The Split: A Chain Reaction
  • 9th May 2018
  • Article written by Dawn Harrison
  • Share:

Who would have thought a drama about divorce lawyers entitled The Split would spark our interest?

Whether you are a family lawyer, someone affected by a relationship breakdown, or just curious, this new programme has got people talking.  Whilst it is deliberately sensational and provocative, the great cast set about exposing a variety of human stories through the lens of London’s richest.

The shock delivered by Stephen Tompkinson’s character Davey McKenzie humiliating his wife Goldie, played by Meera Syal in front of his legal team by announcing he wants a divorce is a theatrical piece of dynamite that I hope never to see for real.  From there the chain reaction spreads out through the eyes of divorce lawyer Hannah Sterne played by Nicola Walker.  More often than not it is the choice of one person that sets the course for others and the harshness of this early scene has us wanting to know the outcome, especially when the lawyer seems visibly shocked and conflicted by her own client’s behaviour.

Hannah Sterne is depicted as having a reputation as a highly successful divorce lawyer and negotiator but we get a glimpse of her desire for fair play.  Will that prove to be her undoing or make her unpredictable and ultimately more effective?  We are also introduced to the added complication of her own matrimonial choices being brought into question. Is her marriage to the character played by actor Stephen Mangan rock solid or will she succumb to the love interest offered by the gorgeous Dutch actor Barry Atsma?  Are you hooked yet and able to predict the ending?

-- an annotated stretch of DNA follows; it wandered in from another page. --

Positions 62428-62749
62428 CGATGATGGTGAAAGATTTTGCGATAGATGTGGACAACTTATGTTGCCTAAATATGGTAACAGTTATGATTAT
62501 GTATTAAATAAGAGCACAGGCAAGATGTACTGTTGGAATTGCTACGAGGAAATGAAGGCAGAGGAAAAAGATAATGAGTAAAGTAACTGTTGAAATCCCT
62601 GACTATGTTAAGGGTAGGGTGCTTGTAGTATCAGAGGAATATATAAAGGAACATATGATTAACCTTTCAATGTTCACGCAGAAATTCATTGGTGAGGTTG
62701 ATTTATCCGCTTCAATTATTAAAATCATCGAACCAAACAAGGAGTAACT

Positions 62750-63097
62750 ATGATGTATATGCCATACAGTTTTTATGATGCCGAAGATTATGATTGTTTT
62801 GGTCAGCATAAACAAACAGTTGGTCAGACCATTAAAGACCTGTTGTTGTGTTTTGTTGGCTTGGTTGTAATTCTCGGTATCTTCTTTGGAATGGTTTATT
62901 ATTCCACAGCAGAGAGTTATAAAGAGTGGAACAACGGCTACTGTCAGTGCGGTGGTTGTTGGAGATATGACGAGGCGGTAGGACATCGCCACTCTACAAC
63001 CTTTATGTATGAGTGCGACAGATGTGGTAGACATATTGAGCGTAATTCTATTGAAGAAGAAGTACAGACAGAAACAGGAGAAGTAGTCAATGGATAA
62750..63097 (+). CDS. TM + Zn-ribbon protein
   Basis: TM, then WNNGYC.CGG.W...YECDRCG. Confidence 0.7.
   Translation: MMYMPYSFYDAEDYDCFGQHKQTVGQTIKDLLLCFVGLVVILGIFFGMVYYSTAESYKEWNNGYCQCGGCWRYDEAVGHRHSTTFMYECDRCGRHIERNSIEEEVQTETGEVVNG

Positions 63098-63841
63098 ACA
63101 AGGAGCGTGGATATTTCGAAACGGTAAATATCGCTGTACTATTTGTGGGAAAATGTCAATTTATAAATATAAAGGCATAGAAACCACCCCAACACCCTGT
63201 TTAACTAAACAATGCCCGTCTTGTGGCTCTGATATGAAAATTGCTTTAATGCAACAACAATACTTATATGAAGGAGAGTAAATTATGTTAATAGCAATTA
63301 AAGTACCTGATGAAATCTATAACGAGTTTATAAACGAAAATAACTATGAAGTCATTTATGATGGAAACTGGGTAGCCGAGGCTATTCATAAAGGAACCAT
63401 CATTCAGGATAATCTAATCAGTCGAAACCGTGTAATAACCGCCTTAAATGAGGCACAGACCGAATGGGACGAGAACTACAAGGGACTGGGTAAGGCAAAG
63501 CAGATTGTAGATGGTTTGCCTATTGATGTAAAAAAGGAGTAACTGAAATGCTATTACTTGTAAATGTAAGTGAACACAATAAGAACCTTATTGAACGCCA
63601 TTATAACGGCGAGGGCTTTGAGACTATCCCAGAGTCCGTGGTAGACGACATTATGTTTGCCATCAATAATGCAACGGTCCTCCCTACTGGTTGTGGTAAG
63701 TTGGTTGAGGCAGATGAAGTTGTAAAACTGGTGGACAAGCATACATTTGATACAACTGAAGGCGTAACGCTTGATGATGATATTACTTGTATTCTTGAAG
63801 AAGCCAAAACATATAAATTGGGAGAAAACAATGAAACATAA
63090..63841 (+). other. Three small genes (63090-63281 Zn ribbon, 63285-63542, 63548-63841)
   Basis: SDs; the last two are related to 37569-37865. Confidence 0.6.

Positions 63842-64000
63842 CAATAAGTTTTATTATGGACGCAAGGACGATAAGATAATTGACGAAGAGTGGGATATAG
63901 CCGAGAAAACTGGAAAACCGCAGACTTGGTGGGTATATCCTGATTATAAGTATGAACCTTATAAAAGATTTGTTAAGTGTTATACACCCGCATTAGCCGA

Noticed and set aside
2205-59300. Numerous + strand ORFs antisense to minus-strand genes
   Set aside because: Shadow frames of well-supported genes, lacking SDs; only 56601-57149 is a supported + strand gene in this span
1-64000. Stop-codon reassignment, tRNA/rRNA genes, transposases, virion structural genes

The show also doesn’t shy away from the folly and pain created when parents engage in battles that impact on their children.  The drama is heightened by the presence of a child in the lawyer’s office which I would caution against.  The scenes involving the child and his parents are an uncomfortable reminder of the emotional context that if they were left unchecked, could be very destructive.  In true British style this difficult subject matter is given the comic touch with the father, Rex Pope using his divorce as material for his stand-up show and peppering his media promotion with soundbites like “my ex wife’s a bitch!”. 

At this point sibling rivalry and tensions between the two family lawyers representing the mum and dad spill over into the parental dispute which leads to Hannah Sterne striking out huge sections of the comic lines from the dad’s show as a condition of the father being permitted to see his young son.  The importance of privacy and the sanctity of that being shattered resonates throughout this part of the first episode.  It is therefore a huge relief to see the boy able to see his father with a truce drawn between mum and dad who have been at odds due to the father’s all too public criticism of his ex-wife in his comedy show. 

It is intriguing for me as a family lawyer to watch the depiction of a “larger than life” fictional high profile lawyer and reflect on the effect it has on her, her family and of those she represents.  The drama shows us many things including how hard it can be to maintain distance between one’s personal and professional ambitions and also that we never stop learning from our mistakes and the actions of others.  Despite the challenges divorce and related disputes present it is a privilege for me to represent people at a vulnerable point in their lives and work with them to hopefully deliver a calm sensible outcome from the chaos.